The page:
Hey diddle diddle, right down the middle became my motto! I plowed through those brown beasts with glee! They provided for uneven footing with rocks and debris buried beneath... at this, my knees cried as I sank, slipped and tripped through this treacherous terrain. But at least I found some sort of rhythm.
Positive affirmations flooded my brain as mud flooded my socks and shoes. Finally, finally, something clicked, and by the time loop one came to a close, I felt ready to really run.
Whew, the tough part, the warm-up, was over, I thought. Like all pain, I knew it would soon pass and that my body and mind would find a flow. It did.
My favorite part of this section were the Falls of Lana and the climb up to Moosalamoo, because I love long climbs and bubbling white water creeks!
Soon I came upon another woman and a man running together. I was feeling supercharged but questioned whether, now at mile 18, it was too soon to push forward with even more gusto. Going back and forth about whether to pass the two runners ahead of me, I thought, why not? I feel amazing, I really don't like to overthink and overanalyze things, I prefer to act from the heart, and my heart is saying yes.... yet, that pesky mind was throwing speculations in my face... thus the battle of the mind and heart ensued.
Finally, I couldn't take the war exploding between my head and chest. It was the fear of pushing too hard too soon and hitting a wall versus the fear of holding back and regretting not going with my gut, which was telling me that I most certainly could pick up the pace and keep it up until the end.
I thought back to a conversation I had with Trail Run Tribe runner and dear friend, Rachel J. She had asked me my goal for the marathon, and, not one who loves calculations, goal-setting, specifics, numbers, rigidity, I told her, "To run with wild abandon. To run without regret." Now that is the type of goal with which I can relate - one riding on feeling.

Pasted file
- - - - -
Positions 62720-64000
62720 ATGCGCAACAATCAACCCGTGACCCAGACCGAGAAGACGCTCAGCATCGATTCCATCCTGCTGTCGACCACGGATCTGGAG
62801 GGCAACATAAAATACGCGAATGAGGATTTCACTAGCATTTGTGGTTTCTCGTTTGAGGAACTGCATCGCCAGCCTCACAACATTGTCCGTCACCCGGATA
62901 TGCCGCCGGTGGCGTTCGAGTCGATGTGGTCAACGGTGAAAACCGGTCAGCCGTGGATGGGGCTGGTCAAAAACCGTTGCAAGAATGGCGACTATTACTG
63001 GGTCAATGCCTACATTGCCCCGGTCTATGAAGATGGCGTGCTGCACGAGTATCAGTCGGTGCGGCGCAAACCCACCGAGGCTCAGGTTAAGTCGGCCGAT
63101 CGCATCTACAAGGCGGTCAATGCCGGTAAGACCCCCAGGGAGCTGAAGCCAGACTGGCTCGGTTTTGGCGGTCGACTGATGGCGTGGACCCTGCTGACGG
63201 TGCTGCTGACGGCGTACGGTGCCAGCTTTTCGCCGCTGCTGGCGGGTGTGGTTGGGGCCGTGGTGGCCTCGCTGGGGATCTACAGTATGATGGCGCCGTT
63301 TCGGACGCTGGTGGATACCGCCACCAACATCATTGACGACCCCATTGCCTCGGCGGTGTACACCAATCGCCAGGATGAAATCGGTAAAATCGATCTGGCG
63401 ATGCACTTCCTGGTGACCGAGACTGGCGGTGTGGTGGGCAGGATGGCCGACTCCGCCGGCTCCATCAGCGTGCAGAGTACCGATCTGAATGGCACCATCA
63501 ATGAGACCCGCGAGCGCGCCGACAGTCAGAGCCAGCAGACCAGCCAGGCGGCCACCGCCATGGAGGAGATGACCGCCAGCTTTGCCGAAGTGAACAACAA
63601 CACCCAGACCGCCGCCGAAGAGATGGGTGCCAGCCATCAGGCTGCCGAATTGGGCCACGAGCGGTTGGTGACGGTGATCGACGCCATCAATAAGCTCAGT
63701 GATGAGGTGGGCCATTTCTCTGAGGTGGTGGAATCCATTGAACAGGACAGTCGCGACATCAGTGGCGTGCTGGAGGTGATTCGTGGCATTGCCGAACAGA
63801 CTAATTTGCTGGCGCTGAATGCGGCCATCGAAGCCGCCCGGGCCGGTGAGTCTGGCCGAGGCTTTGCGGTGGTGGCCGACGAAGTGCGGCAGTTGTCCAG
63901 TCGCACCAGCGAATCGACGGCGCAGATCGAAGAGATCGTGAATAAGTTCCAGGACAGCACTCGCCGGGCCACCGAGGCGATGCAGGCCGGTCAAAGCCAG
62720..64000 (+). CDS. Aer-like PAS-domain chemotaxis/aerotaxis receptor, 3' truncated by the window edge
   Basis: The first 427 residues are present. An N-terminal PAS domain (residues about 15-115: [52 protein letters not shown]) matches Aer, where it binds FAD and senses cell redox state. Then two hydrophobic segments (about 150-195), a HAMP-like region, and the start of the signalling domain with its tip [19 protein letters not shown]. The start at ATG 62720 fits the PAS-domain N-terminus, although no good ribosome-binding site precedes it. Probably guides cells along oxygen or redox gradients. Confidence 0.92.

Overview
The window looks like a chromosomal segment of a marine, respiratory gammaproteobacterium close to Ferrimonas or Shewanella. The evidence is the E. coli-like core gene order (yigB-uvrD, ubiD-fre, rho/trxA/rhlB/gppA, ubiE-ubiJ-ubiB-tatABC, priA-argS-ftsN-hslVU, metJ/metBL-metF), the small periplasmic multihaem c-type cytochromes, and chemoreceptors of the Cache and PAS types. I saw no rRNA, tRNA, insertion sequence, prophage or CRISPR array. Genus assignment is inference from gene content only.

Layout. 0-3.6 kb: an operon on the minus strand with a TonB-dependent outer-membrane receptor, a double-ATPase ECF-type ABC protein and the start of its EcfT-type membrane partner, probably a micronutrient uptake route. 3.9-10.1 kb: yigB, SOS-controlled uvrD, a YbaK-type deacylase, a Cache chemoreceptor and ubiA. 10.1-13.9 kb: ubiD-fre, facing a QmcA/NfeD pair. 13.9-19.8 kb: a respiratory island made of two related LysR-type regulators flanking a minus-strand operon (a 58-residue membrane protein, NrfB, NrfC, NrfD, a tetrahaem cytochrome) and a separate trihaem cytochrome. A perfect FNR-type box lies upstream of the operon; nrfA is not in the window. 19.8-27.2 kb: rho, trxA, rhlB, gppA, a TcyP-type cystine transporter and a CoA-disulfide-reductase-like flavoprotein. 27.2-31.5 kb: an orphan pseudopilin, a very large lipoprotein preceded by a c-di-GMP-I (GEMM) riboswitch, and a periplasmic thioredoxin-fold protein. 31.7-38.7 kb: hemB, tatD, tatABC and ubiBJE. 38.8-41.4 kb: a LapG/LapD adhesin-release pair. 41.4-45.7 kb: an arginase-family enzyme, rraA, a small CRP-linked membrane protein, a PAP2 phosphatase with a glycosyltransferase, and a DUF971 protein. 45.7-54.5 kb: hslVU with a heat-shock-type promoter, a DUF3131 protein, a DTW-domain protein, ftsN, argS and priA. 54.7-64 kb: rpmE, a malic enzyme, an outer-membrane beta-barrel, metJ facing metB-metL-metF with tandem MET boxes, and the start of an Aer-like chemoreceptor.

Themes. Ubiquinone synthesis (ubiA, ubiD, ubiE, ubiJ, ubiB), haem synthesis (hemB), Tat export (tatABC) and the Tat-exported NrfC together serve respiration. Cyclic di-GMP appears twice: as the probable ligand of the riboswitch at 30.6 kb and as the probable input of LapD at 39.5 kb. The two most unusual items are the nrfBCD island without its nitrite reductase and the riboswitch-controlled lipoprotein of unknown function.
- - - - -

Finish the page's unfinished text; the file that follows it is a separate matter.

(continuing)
My goal became a mantra.
Run with wild abandon.
Run without regret.
My heart reigned, and I politely asked the runners ahead of me to pass, wished them good luck, told them they looked great, smiled and moved forward. An enormous burden lifted. My feet felt instantly dance-like. I felt lighter, especially as the man and woman met my eyes with genuine smiles and praise. The exchange filled me up.
Then it happened.
My father was staring me in the face.
As soon as I pulled away from the pair of runners, I saw him.
No, no, I didn't see his ghost! But it was damn near close.
Right before me was a gentleman wearing his bib number on his back, something I had never seen before. Bibs are typically worn on the abdomen, hip or leg, not the upper back.
If you have followed the story of my race angel dad, you know that it began with my bib numbers - his birth digits, 2-15-52 (February 15, 1952), would appear in my bibs, a random yet certainly not coincidental occurrence. Before this race, his digits appeared 12 different times in different race.
Again, click hear to read about the beginning of our story.
So, on this day, in this race, he came to me, for the 13th time in a race since his death. I neared the gentleman in front of me with wide eyes on bib 215.
215. I became transfixed.